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Nordic Skiing

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Nordic Skiing

The Perfect Playgroup for Nordic Skiing

Pristine weather conditions and snow-covered landscapes create the perfect winter playground for Nordic skiing in Saut Ste. Marie, Ontario! 

You can explore thousands of kilometers of some of the most spectacular terrain in North America and then head into heart of the city to indulge in some aprés skiing delights!

Sault Ste. Marie is bordered by two of the greatest Great Lakes, Superior and Huron and enveloped by spectacular views, superb dining, shopping and entertainment that will exceed your expectations of the perfect winter getaway. Thanks to the historically embedded Northern European immigrants, Nordic skiing in Sault Ste. Marie is second to none and a perfect gift to share this holiday season!  Give the gift of Nordic Skiing this winter with a seasonal membership, day passes, weekend getaways and more!

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Over 45 km of Nordic trails traverse the 3,000 acre Hiawatha Highlands wilderness preserve. Enjoy the soothing sounds of the whispering pines and the magnificent views of ice falls in this world class nordic ski destination. Hiawatha Highlands presents trail systems that cater to both the beginner and advanced skier and welcomes all types of Nordic skiing. Whether you plan to test your skiing ability on the competition trails or take a slow "wildering" tour north to Mable Lake, you will find a trail that suits your needs. Indulge in an after dark ski on the 2 km lit trail until 10:00 PM or listen to the crunch with every step along the 14 kilometres of double track Snowshoeing, this winter wonderland has a little something for everyone.


Trail Systems

All sections are groomed for skating & classic (double classic track). The Crystal 2 km trail is double-tracked for classic plus a skate lane. All other Crystal Creek Trails are single-tracked for classic plus a skate lane.


All the trails on the Crystal Creek Trail System start on this trail. A gentle loop with gradual up hills and down hills. The simple turns and hills makes for an easy beginner trail or a great cool down after a long day's ski. This is the only trail that is lit for evening skiing. The lights are on (when there is snow) every day from dusk to 10:00 pm.

Crystal Creek

This is a challenging trail suited for the more advanced skier. The trail is full of exciting twists and turns with plenty of ups and downs.

All sections are groomed for skating & classic (double classic track). The Crystal 2 km trail is double-tracked for classic plus a skate lane. All other Crystal Creek Trails are single-tracked for classic plus a skate lane.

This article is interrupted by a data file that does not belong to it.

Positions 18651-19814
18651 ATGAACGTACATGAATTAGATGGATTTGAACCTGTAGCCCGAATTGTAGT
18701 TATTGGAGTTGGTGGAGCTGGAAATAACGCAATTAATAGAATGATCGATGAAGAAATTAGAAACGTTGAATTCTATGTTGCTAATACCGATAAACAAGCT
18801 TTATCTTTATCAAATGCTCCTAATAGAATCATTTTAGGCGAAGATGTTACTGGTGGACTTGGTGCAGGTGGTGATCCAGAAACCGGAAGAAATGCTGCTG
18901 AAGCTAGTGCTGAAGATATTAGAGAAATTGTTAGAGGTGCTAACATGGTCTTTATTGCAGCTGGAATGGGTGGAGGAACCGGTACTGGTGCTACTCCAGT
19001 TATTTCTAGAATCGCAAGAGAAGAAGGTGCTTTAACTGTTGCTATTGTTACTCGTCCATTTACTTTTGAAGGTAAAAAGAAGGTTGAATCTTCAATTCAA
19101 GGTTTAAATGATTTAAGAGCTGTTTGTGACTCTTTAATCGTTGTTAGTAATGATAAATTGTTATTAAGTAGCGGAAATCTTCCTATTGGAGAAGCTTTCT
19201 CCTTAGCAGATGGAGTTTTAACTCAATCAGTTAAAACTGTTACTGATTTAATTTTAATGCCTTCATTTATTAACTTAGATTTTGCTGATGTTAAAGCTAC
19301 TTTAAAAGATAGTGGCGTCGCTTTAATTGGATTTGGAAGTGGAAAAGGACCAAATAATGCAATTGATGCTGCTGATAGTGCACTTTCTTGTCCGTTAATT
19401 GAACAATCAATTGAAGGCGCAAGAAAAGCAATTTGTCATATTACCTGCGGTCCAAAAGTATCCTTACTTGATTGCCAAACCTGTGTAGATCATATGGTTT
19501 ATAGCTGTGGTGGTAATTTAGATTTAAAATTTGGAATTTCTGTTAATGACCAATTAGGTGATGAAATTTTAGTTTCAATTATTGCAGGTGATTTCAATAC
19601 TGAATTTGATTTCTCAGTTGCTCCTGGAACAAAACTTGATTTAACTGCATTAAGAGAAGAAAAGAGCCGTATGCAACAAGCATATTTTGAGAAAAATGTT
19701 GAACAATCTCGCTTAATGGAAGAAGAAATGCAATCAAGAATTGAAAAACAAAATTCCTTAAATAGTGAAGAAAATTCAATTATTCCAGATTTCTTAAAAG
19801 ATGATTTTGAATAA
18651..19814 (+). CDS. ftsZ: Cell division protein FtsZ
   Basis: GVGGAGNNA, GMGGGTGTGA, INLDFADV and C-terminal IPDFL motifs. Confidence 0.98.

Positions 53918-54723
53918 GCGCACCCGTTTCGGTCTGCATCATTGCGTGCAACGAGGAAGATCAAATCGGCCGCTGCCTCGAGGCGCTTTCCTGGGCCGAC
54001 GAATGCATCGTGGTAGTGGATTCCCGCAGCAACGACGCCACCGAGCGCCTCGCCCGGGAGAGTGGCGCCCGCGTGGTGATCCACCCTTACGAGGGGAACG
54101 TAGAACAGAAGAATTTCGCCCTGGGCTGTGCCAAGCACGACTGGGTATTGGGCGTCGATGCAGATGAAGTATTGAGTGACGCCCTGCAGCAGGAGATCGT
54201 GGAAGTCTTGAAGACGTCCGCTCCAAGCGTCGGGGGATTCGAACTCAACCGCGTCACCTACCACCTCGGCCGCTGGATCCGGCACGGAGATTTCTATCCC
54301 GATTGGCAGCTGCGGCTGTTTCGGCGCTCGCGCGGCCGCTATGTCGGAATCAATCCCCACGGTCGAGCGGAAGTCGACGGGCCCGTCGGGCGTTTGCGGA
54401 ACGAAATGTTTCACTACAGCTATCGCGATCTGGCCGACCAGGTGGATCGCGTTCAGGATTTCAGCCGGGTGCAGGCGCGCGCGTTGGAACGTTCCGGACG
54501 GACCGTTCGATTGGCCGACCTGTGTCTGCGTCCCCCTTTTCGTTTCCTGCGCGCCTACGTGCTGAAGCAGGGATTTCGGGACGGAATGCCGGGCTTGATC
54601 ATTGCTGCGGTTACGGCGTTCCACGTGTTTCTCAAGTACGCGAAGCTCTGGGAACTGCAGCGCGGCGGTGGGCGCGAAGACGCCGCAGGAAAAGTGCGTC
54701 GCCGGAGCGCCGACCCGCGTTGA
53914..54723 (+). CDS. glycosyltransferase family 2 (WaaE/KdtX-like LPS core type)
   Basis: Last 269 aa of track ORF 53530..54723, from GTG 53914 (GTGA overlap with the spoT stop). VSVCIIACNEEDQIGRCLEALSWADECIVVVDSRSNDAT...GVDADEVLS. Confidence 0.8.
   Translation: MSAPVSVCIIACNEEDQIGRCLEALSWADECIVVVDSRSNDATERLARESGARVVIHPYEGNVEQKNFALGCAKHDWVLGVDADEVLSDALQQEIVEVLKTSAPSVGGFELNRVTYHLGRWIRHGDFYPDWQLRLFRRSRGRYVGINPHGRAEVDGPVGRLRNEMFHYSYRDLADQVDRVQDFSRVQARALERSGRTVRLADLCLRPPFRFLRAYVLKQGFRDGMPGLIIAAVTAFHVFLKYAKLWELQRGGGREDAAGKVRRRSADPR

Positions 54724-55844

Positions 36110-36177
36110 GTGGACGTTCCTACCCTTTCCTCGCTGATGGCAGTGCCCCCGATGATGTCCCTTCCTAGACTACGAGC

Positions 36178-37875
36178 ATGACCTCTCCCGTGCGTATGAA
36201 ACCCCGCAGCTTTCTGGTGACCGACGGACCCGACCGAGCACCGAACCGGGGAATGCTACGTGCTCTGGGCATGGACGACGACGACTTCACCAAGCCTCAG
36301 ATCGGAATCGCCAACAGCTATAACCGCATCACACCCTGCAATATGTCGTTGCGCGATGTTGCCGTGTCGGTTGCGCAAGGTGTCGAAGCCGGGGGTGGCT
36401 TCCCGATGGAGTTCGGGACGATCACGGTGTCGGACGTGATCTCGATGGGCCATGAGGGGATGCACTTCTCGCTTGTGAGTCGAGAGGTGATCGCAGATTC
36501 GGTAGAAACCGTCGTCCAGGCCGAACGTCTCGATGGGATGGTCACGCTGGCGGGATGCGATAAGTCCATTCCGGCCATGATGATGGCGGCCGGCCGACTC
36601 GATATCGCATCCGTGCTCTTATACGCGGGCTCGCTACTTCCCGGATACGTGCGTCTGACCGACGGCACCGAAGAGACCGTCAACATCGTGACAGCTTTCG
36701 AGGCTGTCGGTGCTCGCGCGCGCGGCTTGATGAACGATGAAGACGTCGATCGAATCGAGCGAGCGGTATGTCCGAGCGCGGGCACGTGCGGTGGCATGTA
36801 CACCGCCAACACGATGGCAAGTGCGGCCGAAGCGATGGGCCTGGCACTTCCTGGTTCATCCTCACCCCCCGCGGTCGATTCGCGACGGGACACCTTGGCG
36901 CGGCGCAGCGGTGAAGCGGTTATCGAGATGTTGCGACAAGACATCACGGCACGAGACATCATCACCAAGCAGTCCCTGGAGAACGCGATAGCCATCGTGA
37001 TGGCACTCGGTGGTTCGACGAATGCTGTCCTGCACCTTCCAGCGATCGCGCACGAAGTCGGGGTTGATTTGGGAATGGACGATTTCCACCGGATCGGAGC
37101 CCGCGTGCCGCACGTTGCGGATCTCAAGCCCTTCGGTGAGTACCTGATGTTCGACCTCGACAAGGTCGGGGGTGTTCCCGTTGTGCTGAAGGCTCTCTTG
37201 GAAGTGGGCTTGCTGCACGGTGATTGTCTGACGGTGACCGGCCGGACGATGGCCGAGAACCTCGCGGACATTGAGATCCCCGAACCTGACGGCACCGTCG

Hiawatha Highlands

The trail branches off the Crystal Creek Trail around the 1 km point. The trail has lots of hills and curves, sharp turns, up hills, and fast descents. It rejoins the Crystal Creek Trail just past the 1 km point.

Inner Loop Extension

The trail branches off the and rejoins the Crystal Creek Trail around the 1.5 km point. The level terrain allows for a fast pace on this loop. There are small rolling hills surrounded by beautiful scenery.

Olympic Extension

The trail branches off the and rejoins the Crystal Creek Trail around the 2.5 km point. A challenging trail with an enjoyable balance of flats and hills.

Mabel Lake Extension

Crystal Creek Trail around the 2.5 km point. A single classic track groomed on an irregular basis, when conditions allow (typically mid January).



The Pinder 4 km trail is double-tracked for classic plus a skate lane. All other Extentions are single-tracked for classic plus a skate lane.


The Pinder Trail follows a gentle terrain and has no large climbs or down hills. It is the ideal beginner trail and also used by experienced skiers who wish to concentrate on technique. There is a lookout and rest area around the 2 km point. The trail then passes through a large section of maple sugar bush.

White Pine Extension

The White Pine Extension follows a gentle terrain and has no large climbs or down hills. It is an ideal beginner trail. The extension leaves the Pinder Trail around the 1 km point, just before the turnoff for the Mockingbird Hill Extension. It rejoins the main trail at the same point.

Mockingbird Hill Extension

The average skier can easily handle the one small downhill this trail offers. It passes through a section of farmer's field from which the Mockingbird Pioneer Farm and Christmas Tree Farm can be viewed. The extension leaves the Pinder Trail around the 1 km point and rejoins the main trail three hundred meters down the trail.